States within the Fourth Circuit vary in their enforcement of restrictive covenants. Virginia, Maryland, and South Carolina govern the use of restrictive covenants through common law while North Carolina governs through statute. Despite the variations in governing authority, many of the factors used in these states will be familiar, given the widely accepted “reasonableness” standard many jurisdictions have adopted as a metric for adjudicating the propriety of such agreements.
Law Governing Restrictive Covenants
Requirements for Enforcement of Restrictive Covenants
Common Law – “Virginia, restrictive covenants, such as non-compete clauses and non-solicitation clauses, are enforceable if they are reasonable.” MicroStrategy Inc. v. Bus. Objects, S.A., 233 F. Supp. 2d 789, 794 (E.D. Va. 2002), aff’d in part, rev’d in part and remanded, 429 F.3d 1344 (Fed. Cir. 2005); Foti v. Cook, 220 Va. 800, 805, 263 S.E.2d 430, 433 (1980)
Employer bears the burden of proof in establishing its reasonableness of the non-compete agreement.
In determining whether an employer has carried that burden, Virginia courts focus on three factors:
(1) the duration of the restraint;
(2) the geographic scope of the restraint; and
(3) the scope and extent of the activity being restricted.
These three factors are considered together rather than separately and the clear overbreadth of any factor can defeat the enforceability of the provision, even if the other factors are narrowly drawn.
Upheld only when employees are prohibited from competing directly with the former employer.
Common Law – Covenants not to compete may be applied and enforced generally “only against those employees who provide unique services, or to prevent the future misuse of trade secrets, routes or lists of clients, or solicitation of customers.”
Ecology Servs., Inc. v. Clym Envtl. Servs., LLC, 181 Md. App. 1, 14, 952 A.2d 999, 1006 (2008)
The court determines whether the restrictive covenant is reasonable in scope, both in terms of geography and duration, in the context of the employer’s business.
Next, the courts then consider the various factors in determining reasonableness:
(1) person sought to be enjoined is an unskilled worker whose services are not unique;
(2) whether the covenant is necessary to prevent the solicitation of customers or the use of trade secrets, assigned routes, or private customer lists;
(3) whether there is any exploitation of personal contacts between the employee and customer; and
(4) whether enforcement of the clause would impose an undue hardship on the employee or disregard the interests of the public.
The general rule in Maryland is that if a restrictive covenant in an employment contract is supported by adequate consideration and is ancillary to the employment contract, an employee’s agreement not to compete with his employer upon leaving the employment will be upheld ‘if the restraint is confined within limits which are no wider as to area and duration than are reasonably necessary for the protection of the business of the employer and do not impose undue hardship on the employee or disregard the interests of the public.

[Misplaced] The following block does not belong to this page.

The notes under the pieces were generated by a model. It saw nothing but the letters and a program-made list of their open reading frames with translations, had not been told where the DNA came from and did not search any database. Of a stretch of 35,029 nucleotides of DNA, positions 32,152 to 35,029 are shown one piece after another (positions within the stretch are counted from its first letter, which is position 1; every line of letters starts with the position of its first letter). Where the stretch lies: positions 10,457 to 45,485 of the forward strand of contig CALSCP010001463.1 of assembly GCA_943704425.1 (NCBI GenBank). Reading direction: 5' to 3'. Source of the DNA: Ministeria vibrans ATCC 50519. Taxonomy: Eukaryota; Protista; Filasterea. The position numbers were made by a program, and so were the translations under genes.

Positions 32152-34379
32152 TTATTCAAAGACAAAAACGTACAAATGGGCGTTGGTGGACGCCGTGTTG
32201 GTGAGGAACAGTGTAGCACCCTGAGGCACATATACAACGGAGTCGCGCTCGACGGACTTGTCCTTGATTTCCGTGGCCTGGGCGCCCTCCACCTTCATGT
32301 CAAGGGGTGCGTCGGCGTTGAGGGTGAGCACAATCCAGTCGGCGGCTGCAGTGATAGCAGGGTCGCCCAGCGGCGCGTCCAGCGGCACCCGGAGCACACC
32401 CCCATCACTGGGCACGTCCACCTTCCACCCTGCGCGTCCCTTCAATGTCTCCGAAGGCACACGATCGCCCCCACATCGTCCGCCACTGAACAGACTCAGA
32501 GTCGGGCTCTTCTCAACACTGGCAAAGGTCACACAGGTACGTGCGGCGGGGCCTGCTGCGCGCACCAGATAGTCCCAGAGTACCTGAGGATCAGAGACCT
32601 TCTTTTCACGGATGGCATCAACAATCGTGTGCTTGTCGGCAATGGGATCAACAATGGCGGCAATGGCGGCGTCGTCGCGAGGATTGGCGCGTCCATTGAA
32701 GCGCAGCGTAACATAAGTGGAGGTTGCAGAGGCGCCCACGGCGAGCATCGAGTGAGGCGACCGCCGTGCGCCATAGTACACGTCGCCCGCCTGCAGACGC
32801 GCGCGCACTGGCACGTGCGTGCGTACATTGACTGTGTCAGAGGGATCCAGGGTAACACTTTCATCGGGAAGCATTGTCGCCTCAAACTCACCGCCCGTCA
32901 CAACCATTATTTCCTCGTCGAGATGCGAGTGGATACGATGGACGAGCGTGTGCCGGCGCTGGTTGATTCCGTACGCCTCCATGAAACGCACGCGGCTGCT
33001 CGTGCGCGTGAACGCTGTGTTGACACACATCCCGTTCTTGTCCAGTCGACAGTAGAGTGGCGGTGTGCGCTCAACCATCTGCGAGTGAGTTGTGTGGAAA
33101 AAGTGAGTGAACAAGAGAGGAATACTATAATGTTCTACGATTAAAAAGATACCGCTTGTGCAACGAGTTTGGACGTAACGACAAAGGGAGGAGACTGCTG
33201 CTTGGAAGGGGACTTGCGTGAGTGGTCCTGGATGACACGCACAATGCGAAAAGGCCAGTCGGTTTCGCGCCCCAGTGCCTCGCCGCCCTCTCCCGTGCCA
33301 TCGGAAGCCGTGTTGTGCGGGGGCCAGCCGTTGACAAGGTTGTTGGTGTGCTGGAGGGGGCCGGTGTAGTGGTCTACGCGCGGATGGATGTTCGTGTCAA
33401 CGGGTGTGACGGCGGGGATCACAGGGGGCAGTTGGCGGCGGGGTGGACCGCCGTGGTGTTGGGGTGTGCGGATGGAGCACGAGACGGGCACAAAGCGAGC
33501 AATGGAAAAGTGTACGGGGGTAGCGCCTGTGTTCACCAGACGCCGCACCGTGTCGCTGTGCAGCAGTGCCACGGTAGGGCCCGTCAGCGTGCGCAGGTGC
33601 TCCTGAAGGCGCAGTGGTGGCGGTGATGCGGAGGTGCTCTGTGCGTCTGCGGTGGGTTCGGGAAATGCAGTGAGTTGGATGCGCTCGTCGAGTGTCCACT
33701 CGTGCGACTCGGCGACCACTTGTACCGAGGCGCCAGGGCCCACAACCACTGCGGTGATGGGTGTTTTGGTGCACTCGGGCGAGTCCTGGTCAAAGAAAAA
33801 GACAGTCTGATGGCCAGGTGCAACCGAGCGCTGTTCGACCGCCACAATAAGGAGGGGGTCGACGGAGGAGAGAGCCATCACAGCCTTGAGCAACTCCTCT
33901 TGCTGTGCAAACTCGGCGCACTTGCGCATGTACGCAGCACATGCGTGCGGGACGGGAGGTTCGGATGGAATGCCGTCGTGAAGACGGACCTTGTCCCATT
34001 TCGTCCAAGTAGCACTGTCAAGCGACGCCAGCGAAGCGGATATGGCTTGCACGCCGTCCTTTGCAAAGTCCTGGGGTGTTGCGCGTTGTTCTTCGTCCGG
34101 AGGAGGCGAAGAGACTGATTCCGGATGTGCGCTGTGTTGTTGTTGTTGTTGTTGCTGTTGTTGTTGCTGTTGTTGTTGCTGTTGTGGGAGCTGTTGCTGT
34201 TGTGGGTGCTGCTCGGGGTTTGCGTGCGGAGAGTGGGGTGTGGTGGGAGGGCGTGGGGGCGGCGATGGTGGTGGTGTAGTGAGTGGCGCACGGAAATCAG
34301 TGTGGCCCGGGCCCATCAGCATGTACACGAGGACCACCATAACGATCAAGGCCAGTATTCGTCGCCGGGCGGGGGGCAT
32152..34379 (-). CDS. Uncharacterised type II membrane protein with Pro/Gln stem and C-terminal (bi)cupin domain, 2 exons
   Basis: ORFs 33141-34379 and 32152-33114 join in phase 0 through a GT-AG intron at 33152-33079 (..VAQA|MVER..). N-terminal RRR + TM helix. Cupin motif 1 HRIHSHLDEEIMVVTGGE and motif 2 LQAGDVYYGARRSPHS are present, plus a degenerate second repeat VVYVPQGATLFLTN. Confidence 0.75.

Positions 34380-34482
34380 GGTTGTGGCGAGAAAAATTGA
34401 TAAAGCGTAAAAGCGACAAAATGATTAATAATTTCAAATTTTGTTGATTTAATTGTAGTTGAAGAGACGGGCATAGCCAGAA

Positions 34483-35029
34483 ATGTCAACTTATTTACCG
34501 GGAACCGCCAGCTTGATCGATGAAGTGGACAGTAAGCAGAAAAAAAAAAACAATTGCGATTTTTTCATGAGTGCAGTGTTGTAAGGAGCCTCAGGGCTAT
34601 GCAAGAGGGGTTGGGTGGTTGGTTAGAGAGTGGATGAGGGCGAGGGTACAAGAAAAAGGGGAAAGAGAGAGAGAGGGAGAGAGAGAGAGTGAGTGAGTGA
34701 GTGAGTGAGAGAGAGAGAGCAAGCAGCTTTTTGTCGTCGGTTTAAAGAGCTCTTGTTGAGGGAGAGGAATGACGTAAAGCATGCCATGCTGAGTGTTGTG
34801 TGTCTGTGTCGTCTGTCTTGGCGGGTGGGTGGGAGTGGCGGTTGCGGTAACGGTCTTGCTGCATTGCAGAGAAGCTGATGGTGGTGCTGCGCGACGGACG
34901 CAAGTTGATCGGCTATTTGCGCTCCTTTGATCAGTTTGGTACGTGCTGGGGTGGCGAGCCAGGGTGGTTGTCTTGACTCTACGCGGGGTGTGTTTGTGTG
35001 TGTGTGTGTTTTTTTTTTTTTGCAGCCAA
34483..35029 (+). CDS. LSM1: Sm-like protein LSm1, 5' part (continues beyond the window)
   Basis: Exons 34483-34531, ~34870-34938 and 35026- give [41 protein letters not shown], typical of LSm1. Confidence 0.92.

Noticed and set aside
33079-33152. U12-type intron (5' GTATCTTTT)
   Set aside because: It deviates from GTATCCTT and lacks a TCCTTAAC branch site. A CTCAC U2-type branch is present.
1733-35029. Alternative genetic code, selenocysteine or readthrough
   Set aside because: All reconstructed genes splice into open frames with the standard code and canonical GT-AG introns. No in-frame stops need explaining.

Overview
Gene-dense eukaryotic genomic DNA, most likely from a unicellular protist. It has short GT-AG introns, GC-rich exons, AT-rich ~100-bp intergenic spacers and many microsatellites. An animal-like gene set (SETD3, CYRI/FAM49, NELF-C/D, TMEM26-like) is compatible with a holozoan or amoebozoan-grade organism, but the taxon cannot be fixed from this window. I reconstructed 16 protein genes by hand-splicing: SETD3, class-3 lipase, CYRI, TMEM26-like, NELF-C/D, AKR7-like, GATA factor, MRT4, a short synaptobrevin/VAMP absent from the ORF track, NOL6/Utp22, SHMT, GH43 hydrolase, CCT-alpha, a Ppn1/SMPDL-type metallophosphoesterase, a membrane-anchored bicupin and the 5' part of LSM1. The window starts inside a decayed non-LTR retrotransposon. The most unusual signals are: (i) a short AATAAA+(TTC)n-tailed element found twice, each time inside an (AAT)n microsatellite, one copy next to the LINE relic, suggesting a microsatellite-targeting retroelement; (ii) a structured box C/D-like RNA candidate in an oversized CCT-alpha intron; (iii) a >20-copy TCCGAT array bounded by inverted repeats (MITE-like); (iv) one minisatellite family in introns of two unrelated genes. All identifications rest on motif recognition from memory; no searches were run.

No contract or agreement hereafter made, limiting the rights of any person to do business anywhere in the State of North Carolina shall be enforceable unless such agreement is in writing duly signed by the party who agrees not to enter into any such business within such territory:
N.C. Gen. Stat. Ann. § 75-4
Restrictive covenants between an employer and employee are valid and enforceable if they are:
(1) in writing;
(2) made part of a contract of employment;
(3) based on valuable consideration;
(4) reasonable both as to time and territory; and
(5) not against public policy.
Restriction covenants are upheld when it is “directed at protecting a legitimate business interest” and areas where Plaintiff has connections or personal knowledge of customers.
Can enforce a restriction prohibiting a former employee from soliciting customers or clients.
“[A]greements not to compete, while looked upon with disfavor, critically examined, and construed against any employer, will be upheld as enforceable if such agreement is reasonable as to territorial extent of the restraint and the period for which the said restraint is to be imposed.” Team IA, Inc. v. Lucas, 395 S.C. 237, 245, 717 S.E.2d 103, 107 (Ct. App. 2011)
A covenant not to compete will be upheld only if it is:
(1) necessary for the protection of the legitimate interest of the employer;
(2) reasonably limited in its operation with respect to time and place;
(3) not unduly harsh and oppressive in curtailing the legitimate efforts of the employee to earn a livelihood;
(4) reasonable from the standpoint of sound public policy; and
(5) supported by valuable consideration.
Restrictive covenants are enforced when preventing disclosure or divulging of a trade secret. S.C. Code Ann. § 39-8-30.
When evaluating the restrictive covenants, courts look at whether the restriction is reasonable “in that it is no greater than necessary to protect the employer’s legitimate interests, and it is not unduly harsh in that it curtails the employee’s ability to earn a living.”
Subject matter is the only truly relevant factor and it must be balanced by “weighing the competing interest of employer and employee and giving full consideration to the public interest.”
“A geographic restriction is generally reasonable if the area covered by the restraint is limited to the territory in which the employee was able, during the term of his employment, to establish contact with his employer’s customers.”